Pet Preparedness Plan Vital In Wake of COVID-19
With more than half of all households across the nation home to a pet, it’s fair to say that Americans clearly adore their non-speaking companions. During this time of mandated social isolation to help curb the spread of COVID-19, which has infected over 14,000 people in Los Angeles, many locals previously without a pet have chosen to adopt or foster one, transitively increasing the number of families with pets.
But what happens when an owner gets sick?
“We know from past experience in emergencies that people don’t want to leave their pets behind,” said Julie Castle, chief executive officer for Best Friends Animal Society. “With everything shut down, oftentimes the only people you can turn to are those close by. That community structure is going to be what gets us through this crisis.”
Castle emphasized that while there are many levels of preparedness outside of individual control, as pet guardians there are a host of steps people can do to prepare for the possibility of personally be touched by the crisis by having a solid “Pet Preparedness Plan” in place. Additionally, an effective plan is especially vital to support seniors, as they may be the least able to go to the store for pet supplies and are most vulnerable to the virus.
Items on the plan should include a two- week supply of pet food, medications and additional necessities, such as cat litter, a carrier for small animals or special diet-related treats and supplements, updated vaccination records, a medication schedule (if relevant) and contact information for your veterinarian’s office.
The plan should also include detailed pet care notes, including feeding and walking routines and important notes about your pet’s behavior.
Amanda Foundation President Teri Austin highlighted several additional “common sense” tips to help people prepare in case they do become sick and might need to make arrangements for their pet.
“It is important to identify a family member or friend who can care for pets if someone in the household becomes too ill to care for pets,” she told the Courier.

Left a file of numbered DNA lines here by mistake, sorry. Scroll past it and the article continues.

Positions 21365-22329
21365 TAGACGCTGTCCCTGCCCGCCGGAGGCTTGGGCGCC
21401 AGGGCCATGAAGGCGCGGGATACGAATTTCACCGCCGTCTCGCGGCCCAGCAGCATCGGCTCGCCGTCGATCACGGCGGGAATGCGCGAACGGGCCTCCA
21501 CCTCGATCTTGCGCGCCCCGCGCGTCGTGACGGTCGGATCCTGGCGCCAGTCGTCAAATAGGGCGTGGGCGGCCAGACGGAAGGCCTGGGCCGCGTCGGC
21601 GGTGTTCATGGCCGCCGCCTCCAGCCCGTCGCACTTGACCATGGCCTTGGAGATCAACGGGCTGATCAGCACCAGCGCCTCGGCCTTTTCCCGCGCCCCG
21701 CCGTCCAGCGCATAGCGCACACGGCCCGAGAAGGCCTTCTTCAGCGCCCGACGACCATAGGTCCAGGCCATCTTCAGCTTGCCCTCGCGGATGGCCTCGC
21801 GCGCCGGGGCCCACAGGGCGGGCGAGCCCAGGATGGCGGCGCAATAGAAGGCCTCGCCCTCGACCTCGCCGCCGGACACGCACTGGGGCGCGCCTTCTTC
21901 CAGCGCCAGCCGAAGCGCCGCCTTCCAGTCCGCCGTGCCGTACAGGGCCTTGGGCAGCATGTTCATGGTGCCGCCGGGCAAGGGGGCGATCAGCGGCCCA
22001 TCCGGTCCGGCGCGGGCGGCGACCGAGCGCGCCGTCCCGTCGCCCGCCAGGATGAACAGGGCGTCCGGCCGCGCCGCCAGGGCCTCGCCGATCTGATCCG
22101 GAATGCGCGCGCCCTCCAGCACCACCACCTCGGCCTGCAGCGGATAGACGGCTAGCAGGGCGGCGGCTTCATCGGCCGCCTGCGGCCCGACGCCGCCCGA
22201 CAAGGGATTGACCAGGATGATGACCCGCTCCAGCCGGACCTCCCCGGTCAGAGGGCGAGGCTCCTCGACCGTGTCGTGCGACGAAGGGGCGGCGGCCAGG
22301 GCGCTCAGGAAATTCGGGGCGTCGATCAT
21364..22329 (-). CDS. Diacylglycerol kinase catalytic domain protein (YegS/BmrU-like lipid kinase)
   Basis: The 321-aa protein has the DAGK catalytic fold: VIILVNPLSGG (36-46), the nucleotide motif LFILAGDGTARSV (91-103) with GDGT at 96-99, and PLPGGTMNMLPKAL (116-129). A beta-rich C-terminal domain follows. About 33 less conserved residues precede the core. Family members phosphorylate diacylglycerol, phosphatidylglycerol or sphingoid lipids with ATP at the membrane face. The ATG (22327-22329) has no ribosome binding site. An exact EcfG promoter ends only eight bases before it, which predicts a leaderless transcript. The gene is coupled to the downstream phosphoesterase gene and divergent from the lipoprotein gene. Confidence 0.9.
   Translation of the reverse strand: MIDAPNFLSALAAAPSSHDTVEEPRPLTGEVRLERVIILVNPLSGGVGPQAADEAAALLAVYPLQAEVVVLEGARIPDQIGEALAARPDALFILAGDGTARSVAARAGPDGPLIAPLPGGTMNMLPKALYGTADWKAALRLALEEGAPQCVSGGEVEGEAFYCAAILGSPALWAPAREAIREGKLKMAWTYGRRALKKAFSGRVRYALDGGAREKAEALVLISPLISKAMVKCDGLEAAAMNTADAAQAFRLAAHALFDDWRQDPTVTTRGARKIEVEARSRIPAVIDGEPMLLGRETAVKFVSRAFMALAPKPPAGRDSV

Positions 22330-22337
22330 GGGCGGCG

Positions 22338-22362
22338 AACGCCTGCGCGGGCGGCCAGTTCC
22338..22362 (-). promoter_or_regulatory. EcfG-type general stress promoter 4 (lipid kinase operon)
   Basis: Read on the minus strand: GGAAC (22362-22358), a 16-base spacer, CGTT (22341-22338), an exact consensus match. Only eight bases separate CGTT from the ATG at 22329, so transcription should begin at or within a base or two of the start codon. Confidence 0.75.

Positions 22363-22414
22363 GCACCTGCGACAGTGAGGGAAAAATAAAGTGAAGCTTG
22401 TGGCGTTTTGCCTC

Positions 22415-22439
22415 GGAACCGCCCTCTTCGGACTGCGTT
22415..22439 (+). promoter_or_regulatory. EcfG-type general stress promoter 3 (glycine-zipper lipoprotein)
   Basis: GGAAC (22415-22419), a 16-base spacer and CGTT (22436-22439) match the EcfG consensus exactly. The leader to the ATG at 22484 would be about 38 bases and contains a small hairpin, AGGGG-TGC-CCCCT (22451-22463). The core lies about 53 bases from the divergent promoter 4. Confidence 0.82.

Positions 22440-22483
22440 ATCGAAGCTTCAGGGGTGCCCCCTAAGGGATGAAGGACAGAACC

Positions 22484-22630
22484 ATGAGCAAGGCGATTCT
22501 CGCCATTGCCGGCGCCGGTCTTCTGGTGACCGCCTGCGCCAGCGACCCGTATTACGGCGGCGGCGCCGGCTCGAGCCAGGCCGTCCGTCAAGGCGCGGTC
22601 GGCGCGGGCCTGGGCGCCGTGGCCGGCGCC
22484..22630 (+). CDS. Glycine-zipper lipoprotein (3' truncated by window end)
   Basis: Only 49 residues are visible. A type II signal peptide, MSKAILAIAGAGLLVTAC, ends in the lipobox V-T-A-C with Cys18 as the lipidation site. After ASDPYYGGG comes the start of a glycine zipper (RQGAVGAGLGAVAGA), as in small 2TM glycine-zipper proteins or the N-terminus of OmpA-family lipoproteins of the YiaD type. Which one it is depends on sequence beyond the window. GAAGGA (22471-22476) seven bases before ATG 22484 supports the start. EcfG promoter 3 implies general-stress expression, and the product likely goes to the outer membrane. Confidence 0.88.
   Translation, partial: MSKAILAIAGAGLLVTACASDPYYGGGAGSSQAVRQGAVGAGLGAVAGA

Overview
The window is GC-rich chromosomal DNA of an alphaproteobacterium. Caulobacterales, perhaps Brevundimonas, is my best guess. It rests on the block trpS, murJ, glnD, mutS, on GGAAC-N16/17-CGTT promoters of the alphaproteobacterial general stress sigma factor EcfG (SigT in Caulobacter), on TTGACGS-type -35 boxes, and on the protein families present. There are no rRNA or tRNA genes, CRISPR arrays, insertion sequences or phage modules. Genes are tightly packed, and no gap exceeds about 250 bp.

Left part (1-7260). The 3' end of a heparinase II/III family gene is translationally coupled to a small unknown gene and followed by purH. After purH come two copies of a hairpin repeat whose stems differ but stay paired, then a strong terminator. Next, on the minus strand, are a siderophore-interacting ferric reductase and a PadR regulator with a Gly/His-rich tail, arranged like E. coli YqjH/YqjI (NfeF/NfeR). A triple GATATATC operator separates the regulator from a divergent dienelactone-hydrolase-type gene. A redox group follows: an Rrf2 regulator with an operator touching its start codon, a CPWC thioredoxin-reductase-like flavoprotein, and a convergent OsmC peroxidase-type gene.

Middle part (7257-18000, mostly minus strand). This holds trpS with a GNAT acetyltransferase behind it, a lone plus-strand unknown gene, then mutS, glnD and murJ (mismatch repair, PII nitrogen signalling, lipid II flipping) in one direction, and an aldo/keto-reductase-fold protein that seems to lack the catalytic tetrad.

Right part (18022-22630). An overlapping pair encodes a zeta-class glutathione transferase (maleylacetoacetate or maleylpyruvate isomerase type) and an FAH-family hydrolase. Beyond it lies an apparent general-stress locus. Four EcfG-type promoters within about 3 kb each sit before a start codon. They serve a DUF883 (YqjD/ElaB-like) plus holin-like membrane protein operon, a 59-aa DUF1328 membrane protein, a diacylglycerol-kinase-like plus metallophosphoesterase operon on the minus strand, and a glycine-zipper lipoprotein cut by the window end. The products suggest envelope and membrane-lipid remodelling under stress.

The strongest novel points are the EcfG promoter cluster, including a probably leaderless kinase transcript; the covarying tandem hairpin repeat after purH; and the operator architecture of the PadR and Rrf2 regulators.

In addition to having supplies on hand for relocation of pets if necessary, Austin emphasized the importance of keeping all animal vaccines up to date and having copies of those records available in the event that boarding becomes necessary. In addition, she said that including a veterinarian’s prescription in your pet’s to-go bag was also important for pets who require medication.
“Pets should have proper identification, a collar with ID tag and a microchip with current, up-to date contact information,” she added.
In response to the mandated Safer at Home order and the closure of all non-essential businesses, the format of how people foster and adopt animals has significantly changed. Unlike the Amanda Foundation and Los Angeles Animal Services, which allow potential guardians to meet animals in person following a series of steps designed to reduce the potential for COVID-19 infection, Best Friends Animal Society only allows prospective adopters to virtually meet the animals.
Best Friends PR Manager Michelle Sathe, who fostered a five-year-old chihuahua named Sugar before the dog found her forever home, described the virtual process as revolutionary. Sathe detailed how she transferred ownership of Sugar after engaging in a virtual meet-and-greet with the woman who came to adopt Sugar. The woman was able to digitally see how sweet Sugar was as well as how comfortable the dog was in a home environment. Sathe anticipates that virtual interactions will become increasingly common in the future given the global changes.
“Now we can really empower fosters to be the person who gets the animals into homes,” she said.
In order to help owners deal with any unforeseen issues with pets at any time, Best Friends Animal Society launched a “Vet Access” veterinary consultation app shortly after the pandemic hit the U.S. Castle said the app, which has had 993 downloads since launching on March 13, is intended to help people feel confident that if they have to go to the hospital, their pets are in good hands.
“This is part of a community fabric that we’re trying to build now where people know they can rely on their neighbors and friends,” she said.
Sathe said the most valuable aspect of the app, which can be found by typing in “Best Friends Vet Access,” is that it gives the user 24-7 access to a veterinarian.
“To be able to consult with a vet in real time is really beneficial to put your mind at ease,” she said. Consultations are free for the first month of app use, and $12.99 monthly after that.
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